The privacy practices of websites and apps that offer information related to family planning have come under new scrutiny this year, given the possibility that the Supreme Court will soon overturn Roe v. Wade, the ruling legalized abortion throughout the country.
If the Supreme Court overturns that 1973 ruling, 26 states are expected to immediately pass new restrictions on abortion, or enforce existing restrictions that were previously considered unconstitutional.
In that case, law enforcement authorities in those states could attempt to prosecute abortion seekers based on data collected by websites, ad tech companies and mobile apps.
A new report by Pixalate suggests that family planning apps -- meaning apps with the words “pregnancy” or “period” -- could indeed be a rich source of data for aggressive prosecutors.
According to the report 28% of family planning apps on Apple request access to location when the app is in use, and 13% do so when the app isn't being used.
What's more, 11% of family planning apps on Android and 10% of such apps on Apple share users' GPS data with advertisers, while 8% of Android family planning apps and 4% of Apple family planning apps share users' IP addresses with advertisers.
The report was based on data collected earlier this year.
This report comes on top of an investigation by The Markup and Reveal from The Center for Investigative Reporting, which said earlier this week that Facebook currently amasses data about users who visit sites operated by anti-abortion “crisis pregnancy centers.”
The news organizations specifically reported that at least 294 out of 2,500 crisis pregnancy centers shared data with Facebook.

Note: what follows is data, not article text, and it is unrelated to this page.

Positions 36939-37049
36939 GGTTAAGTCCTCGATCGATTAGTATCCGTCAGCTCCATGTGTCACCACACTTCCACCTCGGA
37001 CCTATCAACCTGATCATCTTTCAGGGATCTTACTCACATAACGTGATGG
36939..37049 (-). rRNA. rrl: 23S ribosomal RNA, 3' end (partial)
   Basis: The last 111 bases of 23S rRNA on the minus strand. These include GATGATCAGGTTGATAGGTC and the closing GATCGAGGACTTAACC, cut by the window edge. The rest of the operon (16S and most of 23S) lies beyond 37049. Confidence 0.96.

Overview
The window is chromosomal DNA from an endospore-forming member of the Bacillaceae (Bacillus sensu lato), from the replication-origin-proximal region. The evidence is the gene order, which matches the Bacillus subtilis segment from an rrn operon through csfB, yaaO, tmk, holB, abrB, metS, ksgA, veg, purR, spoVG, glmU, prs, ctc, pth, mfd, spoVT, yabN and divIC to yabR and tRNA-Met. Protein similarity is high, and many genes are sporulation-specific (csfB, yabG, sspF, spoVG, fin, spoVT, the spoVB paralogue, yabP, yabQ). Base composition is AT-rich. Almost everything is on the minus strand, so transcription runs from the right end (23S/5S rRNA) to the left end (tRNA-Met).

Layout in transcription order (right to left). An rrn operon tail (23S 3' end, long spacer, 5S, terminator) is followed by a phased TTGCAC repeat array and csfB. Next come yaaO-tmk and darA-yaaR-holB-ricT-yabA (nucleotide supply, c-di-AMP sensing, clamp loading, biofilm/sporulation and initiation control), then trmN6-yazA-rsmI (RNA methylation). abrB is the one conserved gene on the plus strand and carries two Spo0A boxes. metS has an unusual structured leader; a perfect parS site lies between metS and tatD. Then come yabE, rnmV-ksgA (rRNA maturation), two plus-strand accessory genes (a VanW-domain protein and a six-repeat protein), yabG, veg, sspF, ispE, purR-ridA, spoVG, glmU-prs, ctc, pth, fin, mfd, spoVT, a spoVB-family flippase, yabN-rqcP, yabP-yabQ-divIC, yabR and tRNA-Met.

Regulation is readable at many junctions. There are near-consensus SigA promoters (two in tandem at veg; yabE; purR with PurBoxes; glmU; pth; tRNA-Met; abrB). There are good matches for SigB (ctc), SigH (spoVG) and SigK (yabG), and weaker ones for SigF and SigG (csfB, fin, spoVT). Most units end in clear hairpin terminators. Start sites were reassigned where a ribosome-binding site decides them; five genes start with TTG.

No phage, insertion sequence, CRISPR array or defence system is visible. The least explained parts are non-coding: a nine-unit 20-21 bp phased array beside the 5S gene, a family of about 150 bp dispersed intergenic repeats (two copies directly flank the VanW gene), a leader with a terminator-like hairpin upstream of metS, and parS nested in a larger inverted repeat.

“In many cases, the information was extremely sensitive -- for example, whether a person was considering abortion or looking to get a pregnancy test or emergency contraceptives,” the report states.
For its part, Facebook reportedly said its system is designed to filter “potentially sensitive data.”
In yet another report, Vice revealed last month that the company SafeGraph was already selling location data of users who visited Planned Parenthood centers.
SafeGraph reportedly obtained the data from apps on users' phones. The information -- like much of the data collected via mobile apps -- was supposedly aggregated and “anonymized.” But people's identities can sometimes be discovered based on supposedly anonymous location data.
News of these data collection and sharing practices has alarmed privacy advocates and Democratic lawmakers. This week, Senator Elizabeth Warren introduced a bill that would prohibit data brokers -- broadly defined as anyone who “collects, buys, licenses, or infers data about individuals and then sells, licenses, or trades that data” -- from disclosing people's health or location information.
Whether Congress is inclined to pass that kind of nationwide privacy bill remains unknown. In the last few years, numerous lawmakers have proposed legislation that would restrict web companies from collecting or sharing data. So far, none of those bills have gotten far on Capitol Hill.